“Waiting for Godot”: Realism

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“Waiting for Godot”: Realism

Post by Archer on Sat Jan 15, 2011 9:04 am

“Waiting for Godot” occupies a prominent place in the annals of English literature for highlighting the basic truths of human beings belonging to any age or religion. The play can be interpreted by various ways. It is a play in which fact and fancy, illusion and reality are mingled together. In “Waiting for Godot” man’s sufferings, whether physical or metaphysical, are shown in such a way that we feel them as our own suffering. The play is a mirror of our age because it shows the inner hollowness, helplessness and meaninglessness of modern man’s life.

The theme of the play has a universal appeal. The tramps represent all humanity. Their sufferings are the sufferings of all human beings; no matter in which country they live in or what religious beliefs they have. They reflect modern man’s loneliness, absurdity, forgetfulness, illusions, waiting condition, deferred hope, physical suffering, mental anguish, death wish and isolation.

The main subject of the play is waiting and the act of waiting is an essential aspect of the human condition. Vladimir says:

“We’re waiting for Godot”

And the sentence is repeated in the course of the play like a refrain. It is not clear in the play who or what Godot is. The tramps themselves have only a vague idea of who Godot is. They wait for him in a state of ignorance or helplessness. The play thus depicts waiting, ignorance and boredom and all these things are directly experienced by us in life, wait is essential – the offer of a job, the possibility of promotion, the return of a long-lost friend, a love letter etc. Thus we discover a common ground between ourselves and the two tramps who are waiting for Godot.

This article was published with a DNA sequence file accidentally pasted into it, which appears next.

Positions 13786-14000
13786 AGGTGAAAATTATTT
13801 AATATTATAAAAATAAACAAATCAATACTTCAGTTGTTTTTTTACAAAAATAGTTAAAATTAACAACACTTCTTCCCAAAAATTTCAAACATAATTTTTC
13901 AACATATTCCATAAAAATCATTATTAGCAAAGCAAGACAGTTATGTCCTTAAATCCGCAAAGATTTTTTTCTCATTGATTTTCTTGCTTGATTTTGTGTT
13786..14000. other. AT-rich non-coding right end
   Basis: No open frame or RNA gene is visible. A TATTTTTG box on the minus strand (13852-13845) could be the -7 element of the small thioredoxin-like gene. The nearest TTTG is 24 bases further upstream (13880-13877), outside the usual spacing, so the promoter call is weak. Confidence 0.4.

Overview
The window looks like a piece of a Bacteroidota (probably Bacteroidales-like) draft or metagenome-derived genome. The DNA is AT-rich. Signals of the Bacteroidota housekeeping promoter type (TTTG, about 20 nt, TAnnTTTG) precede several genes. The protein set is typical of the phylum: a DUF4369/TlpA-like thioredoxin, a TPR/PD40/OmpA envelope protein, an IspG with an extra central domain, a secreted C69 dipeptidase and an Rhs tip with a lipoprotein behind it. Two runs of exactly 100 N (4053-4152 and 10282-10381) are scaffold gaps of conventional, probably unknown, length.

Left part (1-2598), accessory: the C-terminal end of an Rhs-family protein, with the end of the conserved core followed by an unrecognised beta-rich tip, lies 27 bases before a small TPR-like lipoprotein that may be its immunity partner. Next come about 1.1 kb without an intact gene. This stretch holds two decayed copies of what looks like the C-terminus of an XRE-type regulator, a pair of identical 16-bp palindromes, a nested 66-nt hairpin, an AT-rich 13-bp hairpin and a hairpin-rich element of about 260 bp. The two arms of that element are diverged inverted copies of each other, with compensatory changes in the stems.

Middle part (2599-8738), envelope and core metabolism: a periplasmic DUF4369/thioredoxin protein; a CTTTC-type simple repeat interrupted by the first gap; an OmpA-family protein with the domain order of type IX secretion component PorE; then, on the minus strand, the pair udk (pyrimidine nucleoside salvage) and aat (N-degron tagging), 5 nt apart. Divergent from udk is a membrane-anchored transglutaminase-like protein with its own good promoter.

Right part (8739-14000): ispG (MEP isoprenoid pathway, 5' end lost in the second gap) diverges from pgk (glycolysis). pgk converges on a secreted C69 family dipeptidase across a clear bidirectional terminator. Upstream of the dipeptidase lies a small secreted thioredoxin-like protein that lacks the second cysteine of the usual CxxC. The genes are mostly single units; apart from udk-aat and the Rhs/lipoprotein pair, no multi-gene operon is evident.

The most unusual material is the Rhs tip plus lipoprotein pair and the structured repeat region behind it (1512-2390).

The play highlights the theme of habit, boredom and “the suffering of being”. The play is a fable about a kind of life that has no longer any point. Godot may stand for God. Or for a mythical human being or for a meaning of life or for death but the play is a representation of stagnant life. The heroes or anti-heroes are merely alive but a life without action and purpose. In our world millions of people do not act but are acted. The tramps, in spite of their inaction and pointlessness of their existence, still want to go on. The million of people today do not give up living when their life becomes pointless. Thus the plight of two tramps is no different than that of an average man and that’s why people are able to respond to the play. It is not without reason that Estragon suggests hanging as a remedy. Under the condition in which we live, most of us have subconsciously thought of hanging ourselves. The mood of despair is not limited but has become a general attitude of the people.

Lucky and Pozzo represent master slave relationship through centuries. The pathetic and miserable condition of Lucky represents the exploited class of all ages and Pozzo the exploiter. Pozzo is a capitalist of our times who suck the blood of the poor and then throw them away like the peel of banana. But even then both the classes are interdependent upon each other.

The play is valid for all those who can assimilate the general anguish into their particular experience and thus translate it into their own terms. “Nothing to be done” is the main dilemma of our life. In spite of having got marvelous progress in all fields of life, man is still in confusion and perplexity of mind. His moral scruples prevent him doing something wrong but at the same time his worldly lust incites him to do the same wrong. Beckett makes us realize that man is the main cause of the sufferings of man. The contrast between the relationships of the two pairs of characters becomes an important clue for the understanding of the play and produces certain echoes in us.

In nutshell we may say “Waiting for Godot” is a mirror in which everyone can see his own face because Vladimir and Estragon’s problems of everyman. We are all waiting for the reality of our existence. Everyday we turn the page of our life with this hope that perhaps today the reality will out but in the end we still remain unknown. That’s why the play touches the apex of appreciation by an audience of prisoners at San Quentin in the USA because they were confronted with their own experience of time, waiting, hope and despair. Thus the play is a mirror of our times and there is enough in the play, which can be called the echo of our own mind and heart.

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